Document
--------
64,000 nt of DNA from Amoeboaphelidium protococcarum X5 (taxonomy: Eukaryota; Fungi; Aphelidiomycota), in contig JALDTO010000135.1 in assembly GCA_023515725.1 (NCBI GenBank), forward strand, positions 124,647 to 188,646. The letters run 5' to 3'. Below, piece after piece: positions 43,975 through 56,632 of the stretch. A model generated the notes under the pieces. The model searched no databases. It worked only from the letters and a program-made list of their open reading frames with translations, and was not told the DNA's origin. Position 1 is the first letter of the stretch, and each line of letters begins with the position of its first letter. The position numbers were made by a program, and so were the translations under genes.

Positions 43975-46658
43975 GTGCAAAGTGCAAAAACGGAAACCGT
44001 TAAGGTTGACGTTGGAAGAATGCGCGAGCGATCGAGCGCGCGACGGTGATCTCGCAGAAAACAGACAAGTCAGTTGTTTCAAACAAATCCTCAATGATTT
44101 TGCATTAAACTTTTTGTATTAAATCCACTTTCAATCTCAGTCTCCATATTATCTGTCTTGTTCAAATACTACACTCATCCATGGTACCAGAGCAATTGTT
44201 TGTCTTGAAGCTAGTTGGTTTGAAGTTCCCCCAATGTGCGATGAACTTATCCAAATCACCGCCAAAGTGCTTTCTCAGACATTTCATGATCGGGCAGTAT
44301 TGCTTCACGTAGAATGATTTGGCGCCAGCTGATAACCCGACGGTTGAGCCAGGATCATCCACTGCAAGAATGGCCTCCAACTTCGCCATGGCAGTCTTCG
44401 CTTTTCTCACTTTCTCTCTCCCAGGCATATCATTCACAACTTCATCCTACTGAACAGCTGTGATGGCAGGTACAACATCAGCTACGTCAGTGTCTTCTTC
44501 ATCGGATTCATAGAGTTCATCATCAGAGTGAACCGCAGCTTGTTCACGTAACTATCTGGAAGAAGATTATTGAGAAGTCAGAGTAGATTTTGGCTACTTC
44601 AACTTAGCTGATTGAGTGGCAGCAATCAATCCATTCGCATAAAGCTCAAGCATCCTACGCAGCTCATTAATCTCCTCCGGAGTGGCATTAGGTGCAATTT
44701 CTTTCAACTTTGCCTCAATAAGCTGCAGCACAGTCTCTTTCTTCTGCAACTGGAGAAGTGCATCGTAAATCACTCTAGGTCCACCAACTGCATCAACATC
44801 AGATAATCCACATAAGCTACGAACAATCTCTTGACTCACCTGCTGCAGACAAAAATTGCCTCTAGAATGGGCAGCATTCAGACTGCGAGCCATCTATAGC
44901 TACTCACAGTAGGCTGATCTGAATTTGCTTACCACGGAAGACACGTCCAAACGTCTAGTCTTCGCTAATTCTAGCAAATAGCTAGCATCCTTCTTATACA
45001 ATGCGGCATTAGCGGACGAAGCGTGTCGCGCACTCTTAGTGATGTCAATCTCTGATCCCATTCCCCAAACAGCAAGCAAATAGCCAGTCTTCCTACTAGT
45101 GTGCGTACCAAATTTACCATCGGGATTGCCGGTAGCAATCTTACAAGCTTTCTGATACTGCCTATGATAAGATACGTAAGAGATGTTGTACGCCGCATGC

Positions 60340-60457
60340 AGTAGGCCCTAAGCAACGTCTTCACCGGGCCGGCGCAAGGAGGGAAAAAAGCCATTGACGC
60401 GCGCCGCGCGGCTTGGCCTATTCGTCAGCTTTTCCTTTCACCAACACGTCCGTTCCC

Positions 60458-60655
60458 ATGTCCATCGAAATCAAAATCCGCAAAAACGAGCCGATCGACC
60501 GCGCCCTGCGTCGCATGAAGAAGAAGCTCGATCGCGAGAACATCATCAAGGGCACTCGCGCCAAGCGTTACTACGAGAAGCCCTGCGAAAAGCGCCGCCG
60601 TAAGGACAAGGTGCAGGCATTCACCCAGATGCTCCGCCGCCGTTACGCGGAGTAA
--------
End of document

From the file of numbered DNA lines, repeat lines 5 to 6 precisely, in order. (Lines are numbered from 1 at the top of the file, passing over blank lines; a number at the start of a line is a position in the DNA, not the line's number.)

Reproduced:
44101 TGCATTAAACTTTTTGTATTAAATCCACTTTCAATCTCAGTCTCCATATTATCTGTCTTGTTCAAATACTACACTCATCCATGGTACCAGAGCAATTGTT
44201 TGTCTTGAAGCTAGTTGGTTTGAAGTTCCCCCAATGTGCGATGAACTTATCCAAATCACCGCCAAAGTGCTTTCTCAGACATTTCATGATCGGGCAGTAT